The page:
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Peginterferon-Ribavirin, Failed it twice. Incivek, Failed it. Sovaldi Olysio, failed it. Harvoni, failed it... Transplant Patient Zepatier and Sovaldi...we'll find out!

Friday, June 27, 2014

Good News Everyone!

I'm incredibly exited today as I'm on WEEK FOUR OF TREATMENT. A lot has happened in the last week, but two liver specialists in one week will tend to do that.

Let's start at the beginning of the week. Early in the week I met with my transplant doc, she had the results from the bloodwork I'd done on Friday as well as the past few weeks to show how I've progressed.

ALP is down

ALT is down

Bilirubin is down

But what does that mean? Besides that boy needs therapy? It means that my liver function is returning to a state of normalcy. Something I haven't known for years. It means my brain is operating better, my organs are less burdened by the wretched fuel my liver had bestowed upon them in earlier times. And most importantly it means that the treatment is working. 

I'd post the numbers, but I'll save that for a more technical post, I'll even make some charts for your inner data nerd.

One number which is a serious indicative factor of the progression rate of the virus is the viral load. A number I have yet to receive, but will know of it soon.

In the last few days the state of my liver's functionality has allowed me to stop (or at least pause) taking my diuretics and lactulouse. My body is holding on to vittles more proper like. I can engage others in conversation on a scale I'd nearly forgotten that I had the capacity for. In a weird way I liken the difference to Charlie's transformation in Flowers for Algernon.

While my body is functioning on better fuel it doesn't mean that the liver damage is healed, it means that the process is no longer as inhibited. it means the treatment is working well. My symptoms are all very present, and remind me when I get too sure of myself, that they are still a force to be reckoned with and not to be taken lightly. The side effects however have lessened to some degree, my photosensitivity is slowly becoming more bearable and the headaches and side pains more predictable. 

Diet has also played along well with this. I've been avoiding high salt foods, with the help of a friend I even found a no salt bread at Sprouts. It tastes a little rougher but it's not that noticeable. My exercise routine has been irregular, but still it's as intense as I can make it.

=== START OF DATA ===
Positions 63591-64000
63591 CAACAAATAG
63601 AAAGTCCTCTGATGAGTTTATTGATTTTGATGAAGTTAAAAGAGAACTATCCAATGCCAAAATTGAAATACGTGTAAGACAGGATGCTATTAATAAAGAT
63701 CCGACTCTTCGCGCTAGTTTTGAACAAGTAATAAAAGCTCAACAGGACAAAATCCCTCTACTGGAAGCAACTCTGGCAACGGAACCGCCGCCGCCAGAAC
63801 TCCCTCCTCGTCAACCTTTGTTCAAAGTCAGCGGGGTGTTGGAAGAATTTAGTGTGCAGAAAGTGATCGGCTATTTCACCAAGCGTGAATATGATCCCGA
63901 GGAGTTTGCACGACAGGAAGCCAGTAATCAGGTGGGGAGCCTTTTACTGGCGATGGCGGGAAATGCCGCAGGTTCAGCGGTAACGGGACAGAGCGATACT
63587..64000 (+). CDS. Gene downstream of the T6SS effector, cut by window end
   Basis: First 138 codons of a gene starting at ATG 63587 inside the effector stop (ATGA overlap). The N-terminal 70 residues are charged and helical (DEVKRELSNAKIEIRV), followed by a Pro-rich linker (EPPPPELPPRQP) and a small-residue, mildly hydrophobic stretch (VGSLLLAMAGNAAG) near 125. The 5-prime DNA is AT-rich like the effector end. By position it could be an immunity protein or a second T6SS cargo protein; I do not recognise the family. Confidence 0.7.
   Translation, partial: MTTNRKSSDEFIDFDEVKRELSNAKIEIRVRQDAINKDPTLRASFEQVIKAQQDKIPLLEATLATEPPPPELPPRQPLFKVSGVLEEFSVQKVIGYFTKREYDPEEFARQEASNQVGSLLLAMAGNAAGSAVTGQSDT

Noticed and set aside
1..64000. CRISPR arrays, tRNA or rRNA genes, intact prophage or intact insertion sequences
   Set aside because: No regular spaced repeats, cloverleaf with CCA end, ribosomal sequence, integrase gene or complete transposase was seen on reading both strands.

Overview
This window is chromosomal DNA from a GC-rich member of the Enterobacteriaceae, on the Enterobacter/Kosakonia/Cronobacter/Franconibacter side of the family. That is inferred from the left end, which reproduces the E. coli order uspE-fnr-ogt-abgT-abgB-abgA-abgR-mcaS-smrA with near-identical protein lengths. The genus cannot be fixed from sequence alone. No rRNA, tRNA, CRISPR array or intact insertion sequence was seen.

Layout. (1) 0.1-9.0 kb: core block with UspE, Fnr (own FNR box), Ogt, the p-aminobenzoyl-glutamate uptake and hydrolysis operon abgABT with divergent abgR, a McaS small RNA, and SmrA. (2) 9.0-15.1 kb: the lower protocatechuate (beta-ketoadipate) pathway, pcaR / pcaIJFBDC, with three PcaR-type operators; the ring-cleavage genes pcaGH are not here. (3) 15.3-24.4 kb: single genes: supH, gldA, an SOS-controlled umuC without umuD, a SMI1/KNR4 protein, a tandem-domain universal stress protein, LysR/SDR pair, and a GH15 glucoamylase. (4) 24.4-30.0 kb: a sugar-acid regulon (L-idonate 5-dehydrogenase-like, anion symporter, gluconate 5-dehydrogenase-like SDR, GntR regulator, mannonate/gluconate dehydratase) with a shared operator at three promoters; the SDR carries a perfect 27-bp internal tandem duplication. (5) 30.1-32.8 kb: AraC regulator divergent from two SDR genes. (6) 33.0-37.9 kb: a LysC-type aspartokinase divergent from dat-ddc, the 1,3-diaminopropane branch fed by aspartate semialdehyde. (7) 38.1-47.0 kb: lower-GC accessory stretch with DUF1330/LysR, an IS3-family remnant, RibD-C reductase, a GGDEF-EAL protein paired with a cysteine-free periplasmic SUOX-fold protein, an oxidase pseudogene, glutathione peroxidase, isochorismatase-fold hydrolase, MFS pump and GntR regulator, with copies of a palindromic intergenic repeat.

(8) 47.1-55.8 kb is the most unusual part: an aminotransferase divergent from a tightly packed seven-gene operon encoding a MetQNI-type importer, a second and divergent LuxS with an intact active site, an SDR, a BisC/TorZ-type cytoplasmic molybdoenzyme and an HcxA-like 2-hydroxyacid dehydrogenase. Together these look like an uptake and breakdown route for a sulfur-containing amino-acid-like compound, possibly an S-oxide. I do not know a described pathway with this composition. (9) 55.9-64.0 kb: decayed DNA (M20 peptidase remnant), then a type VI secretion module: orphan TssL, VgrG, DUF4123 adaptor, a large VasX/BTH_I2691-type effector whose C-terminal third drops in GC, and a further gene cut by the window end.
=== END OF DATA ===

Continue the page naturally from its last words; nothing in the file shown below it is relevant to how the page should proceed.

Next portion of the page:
I learned two pieces of information on Tuesday from the transplant doc that were rather puzzling. The first was that my treatment was 12 weeks, not 24 as I had originally thought. 
The reason for this is a little complicated: 

For a decomp  Cirrhotic patient, such as myself the efficacy or likelihood of success on the 12 week program is about 86%. for a comp non-cirrhotic patient the efficacy is about 94%. At 24 weeks both patients, cirrhotic and not see about a 94% efficacy rate. Since I'm ordering off label(not using one of the FDA approved combos) my insurance only covers so much of it. The docs tell me I'm on the 12 week slot. Here's why this is better while it initially may seem to suggest otherwise.  There is a new partner drug to come out in October which will be the FDA approved partner to Sovaldi, both drugs will be manufactured by Gilead. So if I were to fail this treatment another will be more quickly available to me while on the 12 week treatment as compared to the 24. 
hmmm...that's a little complicated... here's the TL;DR of it 12 weeks is better because if I were to fail then a new treatment is more readily available and with higher efficacy AND FDA approval sooner than if I were to take 24 weeks. 

Transplant doc also told me a seemingly odd piece of information. That drinking two cups of coffee per day is good for the liver. 

Okay, I should mention right now: I hate coffee. I hate the smell of coffee, I hate everything about coffee. 

but since learning this I've been using my French press to down two cups a day. where I begrudgingly sweeten it with Hazelnut syrup, almond milk and agave nectar.
Could I make that sound more hipster? Oh I guess if it were Turkish coffee. (that's next week, as I'm trying lots of blends to find one that is the least repulsive. Go Big or Go Home, amirite?)

My meeting with my GI this last Thursday was equally as fruitful, not only did we confirm the 12 week situation (I had mistakenly thought it was 24 week due to multiple conversations on the topic leading to both conclusions) but that I'm responding very well to the treatment.  I did learn of something still troubling however. My platelet and hemoglobin counts are lower than they should be. I'm borderline anemic, which helps explains why I'm more tired often. 

Overall this treatment is doing amazingly well, not only is it more bearable, it's working. 
but I've been here before, the triple therapy worked, at least initially. I shot down from a 9 million viral load to around 200, while incivek ravaged my body it did assist my progression against the virus. I hold onto hope and I believe this will work, but I understand and humble myself to the potential reality of failure.

This, is how I've remained resilient, while all of this good news is fantastic and if it holds, exactly what I want... I must constantly prepare myself for either situation, so that I may be ready for my next trial if need be. But in the mean time, this spoonful of sugar helps the... Coffee go down.


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